Five Things We Learned in the First 4,651 Hands of Polk vs. Negreanu

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Daniel Negreanu and Doug Polk have finished nearly 20% of their heads-up challenge (PokerGO photo).

FIVE THINGS is a column, written by PocketFives President and Editor in Chief, Lance Bradley that covers pressing topics and current events in the poker world today. It appears periodically at PocketFives.com.

For the last 10 days, the poker world has been tuned in to Daniel Negreanu vs. Doug Polk grudge match. The pair have played a total 4,651 hands and Polk holds a $143,996.16 lead over Negreanu. With nearly 20% of the 25,000-hand challenge (or 40% if the combatant who is trailing at the midway point throws in the towel) now complete, poker fans now have a good idea of what exactly this thing is all about.

Here are Five Things the poker world has learned through the opening salvo of the so-called High Stakes Feud.

It’s Closer Than Expected

In the days leading up to the start of this battle, Polk made it quite clear that he was lookng to put a financial hurting on his opponent and only cared about “backing up the fucking truck”.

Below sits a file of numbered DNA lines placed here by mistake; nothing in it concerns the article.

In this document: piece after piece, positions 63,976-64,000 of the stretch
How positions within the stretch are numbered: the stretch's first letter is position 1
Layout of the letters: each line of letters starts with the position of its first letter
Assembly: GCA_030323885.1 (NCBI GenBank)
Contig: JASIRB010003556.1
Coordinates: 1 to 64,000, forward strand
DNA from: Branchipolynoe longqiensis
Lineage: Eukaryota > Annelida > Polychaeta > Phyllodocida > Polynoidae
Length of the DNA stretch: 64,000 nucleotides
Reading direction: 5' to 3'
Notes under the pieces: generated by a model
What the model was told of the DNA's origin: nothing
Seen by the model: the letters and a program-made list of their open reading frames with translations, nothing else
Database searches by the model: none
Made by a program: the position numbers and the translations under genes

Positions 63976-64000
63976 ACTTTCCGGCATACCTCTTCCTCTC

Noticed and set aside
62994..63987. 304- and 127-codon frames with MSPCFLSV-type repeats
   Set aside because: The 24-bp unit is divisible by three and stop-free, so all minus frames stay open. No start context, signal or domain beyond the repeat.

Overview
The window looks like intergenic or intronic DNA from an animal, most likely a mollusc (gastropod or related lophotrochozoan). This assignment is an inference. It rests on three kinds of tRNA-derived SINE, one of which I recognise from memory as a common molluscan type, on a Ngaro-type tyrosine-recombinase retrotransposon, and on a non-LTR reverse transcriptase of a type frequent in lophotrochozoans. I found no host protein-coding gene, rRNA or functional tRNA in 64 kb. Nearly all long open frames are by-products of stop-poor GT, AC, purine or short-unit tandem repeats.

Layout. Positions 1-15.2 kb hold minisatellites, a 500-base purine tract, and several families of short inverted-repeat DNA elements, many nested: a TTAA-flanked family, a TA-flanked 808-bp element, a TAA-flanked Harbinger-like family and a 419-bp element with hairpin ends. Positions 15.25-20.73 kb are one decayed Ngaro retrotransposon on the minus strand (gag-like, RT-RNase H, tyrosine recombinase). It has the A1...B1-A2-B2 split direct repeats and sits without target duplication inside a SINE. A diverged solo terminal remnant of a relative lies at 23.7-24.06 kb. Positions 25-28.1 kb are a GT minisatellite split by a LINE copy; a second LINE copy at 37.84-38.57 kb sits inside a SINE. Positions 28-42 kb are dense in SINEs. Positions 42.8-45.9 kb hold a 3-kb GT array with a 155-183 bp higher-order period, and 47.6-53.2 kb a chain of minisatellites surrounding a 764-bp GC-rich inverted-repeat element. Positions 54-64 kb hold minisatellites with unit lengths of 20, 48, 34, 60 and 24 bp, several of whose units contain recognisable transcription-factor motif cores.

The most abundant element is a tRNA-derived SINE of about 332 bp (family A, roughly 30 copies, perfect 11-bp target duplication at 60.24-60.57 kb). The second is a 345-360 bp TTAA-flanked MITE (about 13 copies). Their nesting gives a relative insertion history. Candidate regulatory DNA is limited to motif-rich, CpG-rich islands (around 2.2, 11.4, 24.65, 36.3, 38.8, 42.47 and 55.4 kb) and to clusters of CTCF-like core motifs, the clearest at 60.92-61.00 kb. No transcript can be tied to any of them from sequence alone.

While Polk opened up a six-figure lead after Monday night’s lengthy session, that’s only 3.5 buy-ins – not quite yet the thrashing many of Polk’s most ardent supporters were predicting. On the other side of that coin, Negreanu is keeping this heads-up for rolls match close and those who bet on him at 4-1 (or better) are probably feeling pretty good about their wager.

If you want to put on a tinfoil hat and dive deep into a potential conspiracy theory that Sidney Powell would approve of, you might wonder if Polk really believes his edge is massive, why would he want to be up even $1 at the midway mark when Negreanu could simply walk away without losing another cent? Polk might be better served by learning as much as he can about Negreanu’s tendencies over the first 12,500 hands before stepping on the gas pedal of his massive truck and taking home a mid-seven-figure score.

It’s a Viewer’s Utopia

Whether they’re cheering for Negreanu, Polk, or just want to see blood, poker fans have had a plethora of options for how to follow the action as it happens. Rather than tying up the viewing experience with just a single option, Polk and Negreanu allowed the Twitch/YouTube content creators full reign to do as they please with the action. The winner has been the fans.

Polk has been running a livestream on his YouTube channel with the likes of Jamie Kerstetter, Andrew Lichtenberger, Marty Mathis, and others all taking turns calling the action. Negreanu hasn’t done anything on his own, but GGPoker has been running live coverage on GGPoker.tv with Jeff Platt, Niall Farrell, along with GGPoker GGSquad members Kevin Martin and Patrick Tardif, all jumping in at various points to provide analysis and insight. A few days into the challenge, YouTube legend Joey Ingram threw his hat into the ring and fired up a stream of his own. He’s had Nick Schulman and rising star Landon Tice working alongside him. The SolveForWhy crew recently brought their own flavor to the stream game, with Matt Berkey and Christian Soto at the helm.

Can We Pull Back the Curtain Just a Little?